Indonesian prosecutors, for the first time, charge a terrorist group as an entity

Zainal Anshori, the head of the Jemaah Ansharut Daulah's operations in East Java, in a court room prior to his trial in Jakarta on Feb 12, 2018.
Zainal Anshori, the head of the Jemaah Ansharut Daulah's operations in East Java, in a court room prior to his trial in Jakarta on Feb 12, 2018.PHOTO: AFP

JAKARTA - The authorities in Indonesia have, for the first time, prosecuted a terrorist group as an entity, coinciding with efforts to secure the country ahead of the Asian Games, which it is hosting next month, and the International Monetary Fund-World Bank meetings in Bali in October.

State prosecutors on Tuesday (July 24) charged the Jemaah Ansharut Daulah (JAD) with being an organisation responsible for widespread terrorism, the loss of lives and the destruction of property from 2016.

Success in court would allow the authorities to cripple the JAD by choking off its funding.

In the dock at the South Jakarta District Court yesterday was Zainal Anshori, the head of JAD operations in East Java, who was jailed for seven years in 2017 over a botched gun-running operation from the Philippines.

The South Jakarta Police deployed more than 180 police-officers to secure the hearing as Zainal was led into the courtroom.

The 44-year-old is believed to be the ranking JAD member in custody, after its spiritual leader, Aman Abdurrahman, who was sentenced to death last month for his role in the first ISIS-inspired strike in Indonesia on Jan 14, 2016, when four militants mounted a suicide-attack in downtown Jakarta.

Zainal did not enter a plea during the hearing in which four witnesses testified.

Prosecutors are expected to submit their sentencing recommendation for Zainal at the next hearing on Thursday (July 26).

A copy of the indictment, seen by The Straits Times, showed Zainal at the top of a complex JAD hierarchy and network of more than 20 militant leaders - referred to as "emirs" in the papers - from across the country.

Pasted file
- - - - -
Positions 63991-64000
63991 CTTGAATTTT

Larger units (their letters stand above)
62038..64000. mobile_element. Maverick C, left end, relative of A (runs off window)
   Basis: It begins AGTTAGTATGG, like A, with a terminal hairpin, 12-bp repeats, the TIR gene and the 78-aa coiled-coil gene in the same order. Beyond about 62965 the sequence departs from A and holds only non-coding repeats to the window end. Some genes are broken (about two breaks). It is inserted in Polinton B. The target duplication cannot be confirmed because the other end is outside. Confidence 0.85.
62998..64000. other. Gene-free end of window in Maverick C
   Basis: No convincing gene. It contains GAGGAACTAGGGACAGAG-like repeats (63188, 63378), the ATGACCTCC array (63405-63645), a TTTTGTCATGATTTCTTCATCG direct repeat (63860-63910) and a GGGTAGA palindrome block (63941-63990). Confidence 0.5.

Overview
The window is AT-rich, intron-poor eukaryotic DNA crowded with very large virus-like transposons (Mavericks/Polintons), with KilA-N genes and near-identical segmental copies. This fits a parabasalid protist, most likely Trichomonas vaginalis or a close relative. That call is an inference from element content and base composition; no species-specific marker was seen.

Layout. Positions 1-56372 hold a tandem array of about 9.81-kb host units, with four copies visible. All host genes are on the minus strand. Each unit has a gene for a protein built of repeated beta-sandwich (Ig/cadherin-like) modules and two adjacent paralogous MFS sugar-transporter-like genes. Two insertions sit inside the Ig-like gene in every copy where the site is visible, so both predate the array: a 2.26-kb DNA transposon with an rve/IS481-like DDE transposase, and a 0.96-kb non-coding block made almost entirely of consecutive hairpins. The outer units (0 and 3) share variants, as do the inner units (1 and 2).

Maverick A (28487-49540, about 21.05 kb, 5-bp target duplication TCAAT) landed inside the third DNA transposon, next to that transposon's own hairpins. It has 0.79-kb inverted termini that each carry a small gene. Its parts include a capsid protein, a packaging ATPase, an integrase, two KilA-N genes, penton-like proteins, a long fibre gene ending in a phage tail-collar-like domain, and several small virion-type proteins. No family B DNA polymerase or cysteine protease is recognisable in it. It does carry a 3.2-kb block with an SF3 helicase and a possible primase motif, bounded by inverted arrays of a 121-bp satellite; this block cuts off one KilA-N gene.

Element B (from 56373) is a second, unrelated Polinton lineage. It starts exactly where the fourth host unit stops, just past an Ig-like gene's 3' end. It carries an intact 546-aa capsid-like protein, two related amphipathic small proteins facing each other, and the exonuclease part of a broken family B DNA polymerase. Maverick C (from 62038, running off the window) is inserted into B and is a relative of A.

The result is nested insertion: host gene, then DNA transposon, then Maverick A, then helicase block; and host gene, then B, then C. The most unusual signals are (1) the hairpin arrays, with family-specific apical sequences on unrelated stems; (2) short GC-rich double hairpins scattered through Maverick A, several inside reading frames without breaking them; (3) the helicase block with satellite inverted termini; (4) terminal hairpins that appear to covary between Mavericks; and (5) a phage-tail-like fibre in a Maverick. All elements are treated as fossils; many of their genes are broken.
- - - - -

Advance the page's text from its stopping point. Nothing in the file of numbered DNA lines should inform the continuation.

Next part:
The different "emirs" helmed JAD terrorist cells in smaller districts and towns in East Java - singled out because Zainal was the provincial JAD chief - as well as others who head larger groups in Java, Sumatra, Kalimantan, Sulawesi and Maluku.

Many of those mentioned in the court papers were familiar names such as Abu Gar, a JAD leader from Ambon, the provincial capital of Maluku, who allegedly recruited the four militants for the attack in downtown Jakarta in 2016.

Another was Abu Umar, the head of the JAD cell in Blitar, East Java, which was connected to the triple church bombings in the provincial capital Surabaya, in May.

Court papers also identified the different roles of some of the senior militant leaders, which were akin to those found in a corporate entity. They included, among others, the posts of secretary, treasurer as well as heads for media, Islamic and community affairs.

The court action against the JAD as a collective body is a significant step towards disbanding what is one of most dangerous terrorist groups in Indonesia's history, Jakarta-based radicalism expert Adhe Bhakti said yesterday.

About 10 years ago, similar charges were laid against the now defunct Jemaah Islamiah (JI), which was behind the 2000 Christmas Eve attacks and the 2002 Bali bombings.

Those charges, however, were not tendered directly against the group, but were levelled as additional charges against JI commanders Abu Dujana and Zarkasih instead.

Both men were found guilty of conspiracy to commit terrorist attacks, harbouring fugitives and stockpiling illegal arms, and sentenced to 15 years' jail in 2008.

Attacks by JAD militants have escalated recently, with one of the deadliest being the coordinated suicide-bombings of three churches and the local police station in Surabaya in May, which killed 14 people.

In January last year, the group was also placed on a counter-terrorism watch-list by the United States because of its ties to ISIS.

Mr Adhe told The Straits Times that a guilty verdict against the JAD would pave the way for the authorities to freeze assets tied to its members.

"This needs to be done because with money, they can procure explosives or weapons and ammunition, and even send operatives to Syria, the Philippines, or other conflict areas," he said.